New Jersey Probation: The Basics
So You have been Charged with a Crime in New Jersey, Could Probation be an Option for Your Case?
Anytime a person is charged with a crime in New Jersey, they have to be worried that they will be required to serve time in jail or prison. This is especially true when the person has been charged with a felony for drug distribution, aggravated assault, a weapons offense, or some other serious criminal offense. In those types of cases, prosecutors often seek penalties that may include significant prison time. In certain situations, however, a defendant who has been convicted of a crime may still be able to avoid incarceration when the judge sentences the defendant to probation. This would allow the defendant to remain free so that they can continue living their life, earning an income, and providing for their family. Receiving a probationary sentence instead of a prison sentence can be truly life-changing, which is why it is so important to have a solid understanding of the types of probation in New Jersey, what goes into a probationary sentence, and whether probation may be an option for resolving your criminal case and staying out of jail. To learn more about probation in the NJ criminal justice system, keep reading this article.
If you would like to talk through the specifics of your criminal matter and your potential options, contact the Edison, NJ Law Office of Proetta & Oliver to receive immediate assistance from a dedicated criminal defense lawyer. We practice criminal defense throughout Middlesex County and New Jersey and an attorney on our talented team is always available to provide you with cost-free consultation. Call (732) 659-9600 now.
What is Probation?
Some people like to think of probation as a conditional reprieve from jail time, but it might be helpful to think of probation as a sentencing alternative for judges who have to make a tough decision about whether to impose a jail sentence in the first place. Let’s assume for the moment that you are unlikely to be acquitted or found “not guilty” at trial in your criminal matter, and the sentencing guidelines allow the judge to sentence you to considerable time behind bars if you are convicted. However, those same sentencing guidelines also give the prosecutor and the judge a great deal of flexibility so that they can allow you to remain free, with certain restrictions, instead of being sentenced to jail. Now consider which option you would prefer.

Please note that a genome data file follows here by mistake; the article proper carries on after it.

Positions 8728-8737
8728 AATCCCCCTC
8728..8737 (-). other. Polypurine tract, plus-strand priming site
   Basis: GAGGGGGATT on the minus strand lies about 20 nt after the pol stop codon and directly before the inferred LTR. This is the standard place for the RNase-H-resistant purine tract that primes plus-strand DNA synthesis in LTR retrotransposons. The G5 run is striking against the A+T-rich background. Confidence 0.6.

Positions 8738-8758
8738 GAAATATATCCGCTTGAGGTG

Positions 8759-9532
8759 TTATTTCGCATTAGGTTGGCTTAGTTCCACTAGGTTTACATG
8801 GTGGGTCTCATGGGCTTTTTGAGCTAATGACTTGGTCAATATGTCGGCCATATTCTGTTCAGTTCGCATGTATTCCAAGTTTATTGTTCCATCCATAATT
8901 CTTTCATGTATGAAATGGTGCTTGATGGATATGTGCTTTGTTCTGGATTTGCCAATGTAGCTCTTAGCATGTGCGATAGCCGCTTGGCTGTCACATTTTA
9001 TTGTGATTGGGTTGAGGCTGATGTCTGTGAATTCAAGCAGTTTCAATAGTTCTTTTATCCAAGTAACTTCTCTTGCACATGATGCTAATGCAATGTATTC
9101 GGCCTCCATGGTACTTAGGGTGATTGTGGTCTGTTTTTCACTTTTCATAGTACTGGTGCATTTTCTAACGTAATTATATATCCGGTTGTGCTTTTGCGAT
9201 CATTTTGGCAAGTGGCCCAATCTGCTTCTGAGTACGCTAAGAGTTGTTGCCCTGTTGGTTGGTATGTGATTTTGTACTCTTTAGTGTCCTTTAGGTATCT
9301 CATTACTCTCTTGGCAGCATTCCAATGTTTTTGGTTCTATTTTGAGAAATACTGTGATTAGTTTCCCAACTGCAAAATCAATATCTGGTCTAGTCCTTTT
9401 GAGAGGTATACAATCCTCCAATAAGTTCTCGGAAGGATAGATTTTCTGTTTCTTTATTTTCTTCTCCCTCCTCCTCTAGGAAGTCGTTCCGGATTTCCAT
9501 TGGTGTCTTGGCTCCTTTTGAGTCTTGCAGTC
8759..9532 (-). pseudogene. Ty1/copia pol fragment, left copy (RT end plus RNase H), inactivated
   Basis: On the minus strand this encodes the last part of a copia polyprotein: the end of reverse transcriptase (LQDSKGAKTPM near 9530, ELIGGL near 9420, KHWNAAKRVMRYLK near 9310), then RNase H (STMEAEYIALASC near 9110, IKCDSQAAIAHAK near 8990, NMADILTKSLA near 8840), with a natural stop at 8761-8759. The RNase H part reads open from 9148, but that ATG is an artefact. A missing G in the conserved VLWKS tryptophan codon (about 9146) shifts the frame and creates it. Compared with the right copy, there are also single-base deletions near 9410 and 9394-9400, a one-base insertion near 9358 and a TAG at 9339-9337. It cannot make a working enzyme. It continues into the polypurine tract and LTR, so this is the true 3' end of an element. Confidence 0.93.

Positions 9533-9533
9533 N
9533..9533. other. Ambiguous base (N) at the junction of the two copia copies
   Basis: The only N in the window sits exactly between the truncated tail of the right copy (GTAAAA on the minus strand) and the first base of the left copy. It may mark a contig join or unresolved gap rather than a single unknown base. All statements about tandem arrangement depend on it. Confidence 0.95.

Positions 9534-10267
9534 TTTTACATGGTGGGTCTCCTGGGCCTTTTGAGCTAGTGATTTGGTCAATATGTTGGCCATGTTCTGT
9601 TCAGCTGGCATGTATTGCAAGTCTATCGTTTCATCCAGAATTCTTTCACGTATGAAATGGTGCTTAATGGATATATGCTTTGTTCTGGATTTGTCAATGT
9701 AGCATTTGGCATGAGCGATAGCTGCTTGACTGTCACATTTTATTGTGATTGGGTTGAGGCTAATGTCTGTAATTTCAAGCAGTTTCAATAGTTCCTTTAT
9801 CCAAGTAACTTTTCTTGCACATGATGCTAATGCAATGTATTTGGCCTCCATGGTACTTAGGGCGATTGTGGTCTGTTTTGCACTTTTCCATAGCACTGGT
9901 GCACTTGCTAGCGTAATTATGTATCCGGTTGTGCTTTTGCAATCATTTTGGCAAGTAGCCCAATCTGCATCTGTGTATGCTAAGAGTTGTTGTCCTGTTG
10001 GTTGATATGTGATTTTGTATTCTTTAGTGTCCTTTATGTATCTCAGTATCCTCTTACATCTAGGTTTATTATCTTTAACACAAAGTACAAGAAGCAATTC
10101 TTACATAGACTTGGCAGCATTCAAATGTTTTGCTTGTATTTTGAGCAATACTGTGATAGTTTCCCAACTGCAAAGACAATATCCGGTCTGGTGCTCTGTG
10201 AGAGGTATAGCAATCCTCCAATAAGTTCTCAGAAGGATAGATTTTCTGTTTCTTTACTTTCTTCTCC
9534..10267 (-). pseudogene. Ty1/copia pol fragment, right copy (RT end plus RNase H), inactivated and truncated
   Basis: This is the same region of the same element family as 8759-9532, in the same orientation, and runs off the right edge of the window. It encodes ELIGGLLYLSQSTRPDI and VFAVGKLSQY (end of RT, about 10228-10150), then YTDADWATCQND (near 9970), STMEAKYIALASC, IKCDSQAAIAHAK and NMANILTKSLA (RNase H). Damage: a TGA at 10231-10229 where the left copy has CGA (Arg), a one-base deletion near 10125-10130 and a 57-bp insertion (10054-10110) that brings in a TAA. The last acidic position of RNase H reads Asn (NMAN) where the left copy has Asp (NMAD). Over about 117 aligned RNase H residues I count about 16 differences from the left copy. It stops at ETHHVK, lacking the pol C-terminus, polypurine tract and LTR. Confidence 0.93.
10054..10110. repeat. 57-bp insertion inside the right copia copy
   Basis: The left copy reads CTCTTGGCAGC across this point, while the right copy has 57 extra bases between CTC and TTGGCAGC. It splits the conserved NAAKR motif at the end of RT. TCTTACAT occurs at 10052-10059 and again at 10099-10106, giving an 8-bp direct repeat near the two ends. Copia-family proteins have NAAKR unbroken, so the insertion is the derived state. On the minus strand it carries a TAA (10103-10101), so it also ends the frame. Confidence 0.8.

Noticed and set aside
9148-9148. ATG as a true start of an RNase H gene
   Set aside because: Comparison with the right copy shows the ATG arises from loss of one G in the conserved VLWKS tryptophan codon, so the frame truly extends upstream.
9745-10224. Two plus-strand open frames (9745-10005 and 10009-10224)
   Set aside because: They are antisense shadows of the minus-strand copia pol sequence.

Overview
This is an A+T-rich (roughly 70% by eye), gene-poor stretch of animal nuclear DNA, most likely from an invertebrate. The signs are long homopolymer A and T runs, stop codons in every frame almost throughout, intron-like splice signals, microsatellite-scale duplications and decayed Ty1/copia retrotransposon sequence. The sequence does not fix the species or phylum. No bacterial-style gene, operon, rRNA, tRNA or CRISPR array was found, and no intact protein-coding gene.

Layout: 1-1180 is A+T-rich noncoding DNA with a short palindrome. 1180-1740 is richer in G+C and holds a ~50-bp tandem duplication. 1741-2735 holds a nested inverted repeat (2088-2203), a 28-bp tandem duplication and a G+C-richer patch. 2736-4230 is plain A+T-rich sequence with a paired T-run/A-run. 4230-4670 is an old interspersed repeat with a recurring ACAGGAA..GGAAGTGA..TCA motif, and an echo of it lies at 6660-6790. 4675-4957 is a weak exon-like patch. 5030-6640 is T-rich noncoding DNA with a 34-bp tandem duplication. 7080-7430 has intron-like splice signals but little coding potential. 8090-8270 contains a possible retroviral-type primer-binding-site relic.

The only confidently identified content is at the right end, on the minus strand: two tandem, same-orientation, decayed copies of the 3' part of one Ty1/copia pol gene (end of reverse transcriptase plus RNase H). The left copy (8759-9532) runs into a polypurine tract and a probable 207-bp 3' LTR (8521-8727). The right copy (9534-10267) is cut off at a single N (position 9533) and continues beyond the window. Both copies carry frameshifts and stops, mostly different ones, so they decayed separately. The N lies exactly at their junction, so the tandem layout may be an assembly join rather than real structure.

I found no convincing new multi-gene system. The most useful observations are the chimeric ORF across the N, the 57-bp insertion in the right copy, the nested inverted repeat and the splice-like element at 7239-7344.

Judges in New Jersey have statutory authority to place a defendant on probation, and the law also allows judges to alter the conditions of probation at any time. Importantly, some of the most serious criminal offenses have a presumption of incarceration and carry minimum mandatory sentences, and this can limit the judge’s ability to issue a probationary sentence. To get probation for a crime with a prison presumption, like a second degree felony for instance, you need to have an extremely knowledgeable and skilled criminal defense attorney who can present the most compelling arguments on your behalf. Securing this outstanding outcome can be done, but generally not without an experienced criminal lawyer in your corner. In most other cases, however, the judge can suspend the sentence and place the defendant on probation. For example, instead of serving 18 months in jail for a shoplifting conviction, you would be placed on probation for a period of 18 months. The minimum period of probation allowed by law is one (1) year, and the maximum period is five (5) years.
What are the Different Types of Probation in NJ?
There are two main types of probation in NJ: Supervised Probation and Unsupervised Probation.
Most criminal cases that conclude with a probationary sentence involve supervised probation. This is especially true for anyone who is convicted or pleads guilty to an indictable charge in Superior Court. Anyone who is given probation should expect to be heavily supervised by a probation officer, with a number of conditions that must be met by the convicted individual. The most common conditions of supervised probation include the following:
- Regular meetings with a probation officer to provide status updates.
- Random visits by a probation officer to the offender’s residence, workplace, or school.
- Avoiding arrests and/or criminal charges for any other offenses.
- Paying all court-ordered fines.
- Random drug and alcohol testing.
- Participation in alcohol, drug, anger management, and/or mental health counseling.
- Maintaining a job.
- Attendance at school in lieu of work.
- Can’t own a handgun or other firearm.
- Must promptly report if you move or otherwise change your home address.
- Must receive permission to travel or leave the state.
- Wearing an electronic monitoring device.
Failure to comply with any of the requirements of supervised probation could result in the offender being cited by their probation officer for violation of probation, resulting in a VOP hearing. Depending on the outcome of that hearing, the offender could have their period of probation extended, or they could even have their probation revoked entirely and be ordered to serve the rest of their sentence in prison.